A financial plan should be the cornerstone of any family’s wealth management strategy and should detail their investment, business, retirement and estate goals and objectives. It should include realistic tax and cost of living assumptions and most importantly, it should be able to tell with reasonable confidence whether the plan is achievable through most economic scenarios. The reality is most plans don’t and here is why.
Typically when you sit down with a financial advisor for the first time you are asked a variety of questions about how much you have saved and how much you think you will need each year of your retirement. In addition, you may be asked what size estate you would like to leave to your heirs and what degree of investment risk you are willing to tolerate. This information is input into a program with an assumed rate of return based on the risk profile, a tax rate and inflation rate and “Voilà” you either have enough savings to meet your goals or you need to save more money.
One of the principal reasons financial plans fail is that they don’t test the plan against real economic scenarios. Many financial plans make the unrealistic assumption that the investment portfolio during retirement will earn the same rate of return each year. I have used two examples below to illustrate how the impact of this assumption can drastically affect the outcome of your plan and consequently the one life you have to live. I’ve kept the examples fairly simple by only changing one variable and leaving out tax and inflation.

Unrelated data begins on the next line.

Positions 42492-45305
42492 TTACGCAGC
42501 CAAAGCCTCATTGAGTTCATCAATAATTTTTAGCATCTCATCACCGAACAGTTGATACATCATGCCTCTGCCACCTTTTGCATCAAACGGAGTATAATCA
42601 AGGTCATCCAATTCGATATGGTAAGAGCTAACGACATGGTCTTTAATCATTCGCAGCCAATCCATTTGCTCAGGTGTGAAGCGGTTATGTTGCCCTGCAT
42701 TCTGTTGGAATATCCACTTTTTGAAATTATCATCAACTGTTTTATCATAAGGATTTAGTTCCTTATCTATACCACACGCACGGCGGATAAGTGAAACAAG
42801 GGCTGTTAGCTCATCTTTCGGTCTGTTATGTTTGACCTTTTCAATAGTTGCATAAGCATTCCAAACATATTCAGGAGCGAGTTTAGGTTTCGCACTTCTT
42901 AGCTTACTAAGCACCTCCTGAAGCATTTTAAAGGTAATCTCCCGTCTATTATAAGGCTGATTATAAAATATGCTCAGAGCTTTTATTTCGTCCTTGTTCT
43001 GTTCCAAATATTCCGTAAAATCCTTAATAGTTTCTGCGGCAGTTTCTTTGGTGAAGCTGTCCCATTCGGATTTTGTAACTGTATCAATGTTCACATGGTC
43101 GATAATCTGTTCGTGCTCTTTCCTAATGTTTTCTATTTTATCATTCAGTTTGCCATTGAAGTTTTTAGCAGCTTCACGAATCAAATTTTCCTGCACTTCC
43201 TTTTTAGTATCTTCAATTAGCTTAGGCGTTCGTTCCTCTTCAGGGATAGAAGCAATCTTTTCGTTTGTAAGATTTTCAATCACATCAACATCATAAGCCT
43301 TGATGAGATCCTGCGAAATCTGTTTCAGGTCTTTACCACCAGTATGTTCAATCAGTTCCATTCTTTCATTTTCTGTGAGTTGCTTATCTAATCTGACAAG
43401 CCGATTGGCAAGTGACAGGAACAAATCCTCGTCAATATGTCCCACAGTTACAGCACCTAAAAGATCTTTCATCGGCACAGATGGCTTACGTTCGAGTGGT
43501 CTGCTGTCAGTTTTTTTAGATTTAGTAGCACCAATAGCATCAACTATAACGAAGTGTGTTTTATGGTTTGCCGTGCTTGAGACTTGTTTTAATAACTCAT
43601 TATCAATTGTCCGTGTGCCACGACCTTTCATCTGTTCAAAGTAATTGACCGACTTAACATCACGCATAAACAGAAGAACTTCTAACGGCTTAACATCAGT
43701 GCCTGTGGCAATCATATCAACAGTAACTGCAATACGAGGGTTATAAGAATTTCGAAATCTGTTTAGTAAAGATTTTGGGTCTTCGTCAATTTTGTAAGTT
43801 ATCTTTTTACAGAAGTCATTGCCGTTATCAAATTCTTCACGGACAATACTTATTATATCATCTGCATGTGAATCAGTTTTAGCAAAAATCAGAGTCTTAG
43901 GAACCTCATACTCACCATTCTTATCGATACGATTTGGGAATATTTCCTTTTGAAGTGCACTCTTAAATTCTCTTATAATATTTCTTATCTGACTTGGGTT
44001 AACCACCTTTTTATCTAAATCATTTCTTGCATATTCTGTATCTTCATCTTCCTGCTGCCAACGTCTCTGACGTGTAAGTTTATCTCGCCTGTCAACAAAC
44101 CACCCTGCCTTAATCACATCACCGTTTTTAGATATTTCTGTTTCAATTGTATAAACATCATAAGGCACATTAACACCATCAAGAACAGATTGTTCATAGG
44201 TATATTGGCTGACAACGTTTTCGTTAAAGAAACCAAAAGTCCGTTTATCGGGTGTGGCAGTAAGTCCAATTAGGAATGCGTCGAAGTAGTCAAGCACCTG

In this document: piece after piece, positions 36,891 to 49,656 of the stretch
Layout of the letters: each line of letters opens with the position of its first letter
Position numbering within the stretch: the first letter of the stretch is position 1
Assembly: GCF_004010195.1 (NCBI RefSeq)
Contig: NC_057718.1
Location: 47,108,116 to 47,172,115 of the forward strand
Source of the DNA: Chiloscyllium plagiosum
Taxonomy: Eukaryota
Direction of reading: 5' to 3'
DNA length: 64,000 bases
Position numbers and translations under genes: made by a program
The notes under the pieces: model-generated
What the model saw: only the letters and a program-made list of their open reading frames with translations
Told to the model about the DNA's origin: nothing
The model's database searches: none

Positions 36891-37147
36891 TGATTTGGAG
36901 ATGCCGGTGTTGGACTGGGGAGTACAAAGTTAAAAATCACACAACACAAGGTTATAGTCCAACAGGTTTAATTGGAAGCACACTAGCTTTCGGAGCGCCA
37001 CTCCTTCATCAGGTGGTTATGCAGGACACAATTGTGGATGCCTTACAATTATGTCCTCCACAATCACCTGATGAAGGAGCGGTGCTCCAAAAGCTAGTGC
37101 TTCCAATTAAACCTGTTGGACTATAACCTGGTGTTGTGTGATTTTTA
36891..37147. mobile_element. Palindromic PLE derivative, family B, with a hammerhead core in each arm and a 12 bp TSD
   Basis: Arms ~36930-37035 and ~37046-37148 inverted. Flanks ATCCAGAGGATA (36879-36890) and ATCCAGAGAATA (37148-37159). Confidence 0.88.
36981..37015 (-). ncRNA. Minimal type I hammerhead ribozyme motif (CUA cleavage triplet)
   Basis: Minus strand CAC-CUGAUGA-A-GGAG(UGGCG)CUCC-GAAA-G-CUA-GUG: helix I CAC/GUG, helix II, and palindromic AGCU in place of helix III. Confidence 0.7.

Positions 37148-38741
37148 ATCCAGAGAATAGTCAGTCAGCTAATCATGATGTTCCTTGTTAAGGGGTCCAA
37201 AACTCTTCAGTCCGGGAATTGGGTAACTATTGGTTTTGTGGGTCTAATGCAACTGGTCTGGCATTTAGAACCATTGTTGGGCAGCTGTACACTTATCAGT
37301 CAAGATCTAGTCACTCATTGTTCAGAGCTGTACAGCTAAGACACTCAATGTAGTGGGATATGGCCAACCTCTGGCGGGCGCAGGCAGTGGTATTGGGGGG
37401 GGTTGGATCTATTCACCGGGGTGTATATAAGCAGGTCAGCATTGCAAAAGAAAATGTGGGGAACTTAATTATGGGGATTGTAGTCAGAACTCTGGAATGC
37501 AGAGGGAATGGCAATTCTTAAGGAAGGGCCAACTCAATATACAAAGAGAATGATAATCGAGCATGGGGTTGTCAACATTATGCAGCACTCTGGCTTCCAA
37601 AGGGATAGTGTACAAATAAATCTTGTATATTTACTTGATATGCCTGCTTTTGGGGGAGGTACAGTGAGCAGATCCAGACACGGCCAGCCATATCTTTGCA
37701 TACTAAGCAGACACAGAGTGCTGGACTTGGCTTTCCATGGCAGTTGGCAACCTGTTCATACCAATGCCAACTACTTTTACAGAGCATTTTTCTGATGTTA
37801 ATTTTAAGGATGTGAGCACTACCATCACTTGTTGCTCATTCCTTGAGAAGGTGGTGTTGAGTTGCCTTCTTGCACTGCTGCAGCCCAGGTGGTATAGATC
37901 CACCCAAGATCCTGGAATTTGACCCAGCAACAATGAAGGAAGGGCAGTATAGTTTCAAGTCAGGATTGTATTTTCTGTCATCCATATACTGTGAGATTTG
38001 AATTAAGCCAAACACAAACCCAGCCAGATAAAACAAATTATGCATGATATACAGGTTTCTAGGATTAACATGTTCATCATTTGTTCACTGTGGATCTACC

In my first example, we have Mr. and Mrs. Smith, who have managed to save $ 1 million dollars over their working careers and currently have the money sitting in a bank account. They have both just turned 65 and have decided to retire. They have no other savings or sources of retirement income and feel they can comfortably live on $70,000 per year which they would like to start withdrawing at the beginning of the following year. They visit their advisor who runs a typical financial plan, assesses their risk tolerance and income needs and figures a balanced portfolio with 50% in bonds and 50% in a diversified portfolio of blue chip stocks should meet all their goals and objectives. Based on this asset allocation, the advisor determines that they should average a 7% rate of return, which will generate the $70,000 a year they need. They are relieved and happy and ask the advisor to proceed with the plan.
Unfortunately, the year we will use for this first example is the beginning of 2008. By the end of this year their balanced portfolio is down 14.9% or $149,000 and with the additional withdrawal of $70,000, their portfolio value has fallen to $781,000 by the first day of their second year of retirement. With an estimated 29 years of retirement to go and their portfolio down 21.9%, they are obviously concerned that their money may not last for the remainder of their retirement. To keep the example simple we will assume from the second year onward the portfolio does actually earn a 7% rate of return each and every year (highly unlikely, but theoretically possible). Mr. and Mrs. Smith still need to take out $70,000 each year to live, but because the portfolio is now worth $790,000, the 7% generates less than the $70,000 they need each year. As a result, from that year onward they have to withdraw part of their capital each year to meet their income needs and by age 88 their portfolio has run out of money and they are broke!